ARLINGTON, VA — American households can now request free at-home COVID-19 test kits through a new Biden administration program. But when the government rolls out new initiatives, such as stimulus checks, scammers usually find ways to take advantage. This time, pay attention to similar websites when requesting your tests. These fraudulent sites may ask for payment or personal information, such as your social security number.
How does this scam work
You hear about free COVID-19 tests and search online. Or you see a social media post or ad or receive an unsolicited email or text message. These communications invite you to request your free tests immediately by clicking on a link.
You follow the link to a website that seems official at first glance. It may have the United States Postal Service (USPS) logo just like the real website. It also has a form to request your tests. But when you start filling out the form, you notice something unusual. This fake version may ask you for personal information, such as your Social Security number or Medicare ID. It could also ask for your credit card details, under the guise of having to pay for shipping (note: the real page does not ask for payment or your SSN). Before you know it, you’ve given your information to a scammer.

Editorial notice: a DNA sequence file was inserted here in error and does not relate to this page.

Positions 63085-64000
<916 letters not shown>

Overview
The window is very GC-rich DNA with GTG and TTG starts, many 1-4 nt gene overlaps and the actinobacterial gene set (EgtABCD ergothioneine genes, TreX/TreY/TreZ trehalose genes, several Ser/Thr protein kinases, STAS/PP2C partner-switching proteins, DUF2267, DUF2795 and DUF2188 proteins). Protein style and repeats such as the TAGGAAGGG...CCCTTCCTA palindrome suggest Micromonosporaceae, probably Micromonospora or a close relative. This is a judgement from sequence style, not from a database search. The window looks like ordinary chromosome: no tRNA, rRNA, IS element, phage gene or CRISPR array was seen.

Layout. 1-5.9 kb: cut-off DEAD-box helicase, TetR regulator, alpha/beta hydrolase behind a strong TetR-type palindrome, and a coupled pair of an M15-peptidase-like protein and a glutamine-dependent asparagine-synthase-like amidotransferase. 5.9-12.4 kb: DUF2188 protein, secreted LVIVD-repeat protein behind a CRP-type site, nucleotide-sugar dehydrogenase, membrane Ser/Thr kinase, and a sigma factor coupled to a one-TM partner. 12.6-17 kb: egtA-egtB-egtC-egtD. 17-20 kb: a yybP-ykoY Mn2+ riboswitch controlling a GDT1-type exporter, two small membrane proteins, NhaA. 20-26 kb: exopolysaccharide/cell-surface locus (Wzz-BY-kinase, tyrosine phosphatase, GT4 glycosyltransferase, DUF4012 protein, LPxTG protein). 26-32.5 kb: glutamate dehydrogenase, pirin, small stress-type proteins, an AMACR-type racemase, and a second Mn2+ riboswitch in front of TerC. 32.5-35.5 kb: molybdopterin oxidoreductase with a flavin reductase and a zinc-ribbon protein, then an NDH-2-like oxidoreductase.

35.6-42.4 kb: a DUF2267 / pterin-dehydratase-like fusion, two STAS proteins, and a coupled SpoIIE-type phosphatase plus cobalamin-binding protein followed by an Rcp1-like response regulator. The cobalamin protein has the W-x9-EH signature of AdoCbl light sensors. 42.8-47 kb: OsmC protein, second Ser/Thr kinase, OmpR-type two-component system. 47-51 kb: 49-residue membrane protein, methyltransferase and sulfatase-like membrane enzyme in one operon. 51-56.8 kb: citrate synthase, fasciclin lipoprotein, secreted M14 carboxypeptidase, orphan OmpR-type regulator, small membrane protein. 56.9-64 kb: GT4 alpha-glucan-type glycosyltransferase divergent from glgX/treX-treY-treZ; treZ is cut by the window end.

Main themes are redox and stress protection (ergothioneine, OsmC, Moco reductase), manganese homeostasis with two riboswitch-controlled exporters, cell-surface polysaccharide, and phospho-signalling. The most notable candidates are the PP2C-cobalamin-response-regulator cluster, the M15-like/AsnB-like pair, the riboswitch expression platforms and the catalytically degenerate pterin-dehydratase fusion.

How to avoid scams on fake websites:
• Look carefully at the domain name. One of the ways fake websites trick people is to use a domain name that is extremely similar to the domain name of a real business or organization. For example, the real COVID-19 test request website is special.usps.com/testkits. Scammers can swap two letters or make a slight spelling mistake. If you find a spelling mistake in the domain name, you are not on the official site, and it is better to close the tab.
• Beware of tricky subdomains. Sometimes attackers hope you confuse a subdomain with the real domain name. For example, a scammer can use the subdomain name usps.faketestkit.com hope you won’t notice that “faketestkit.com” is not the right domain name to get your free test kit, which is usps.com.
• The real website only asks for your name and address. You don’t need to pay for testing using the government program – even for shipping. And you won’t be asked for your insurance details, social security number, or other sensitive information.
For more information
Check out other popular COVID-19 scams and additional testing scams. Also learn about other ways scammers are taking advantage of the pandemic with vaccine scams and government agency imposters.
If you spotted a scam (whether or not you lost money), report it to BBB Scam Tracker. Your report can help others avoid being scammed.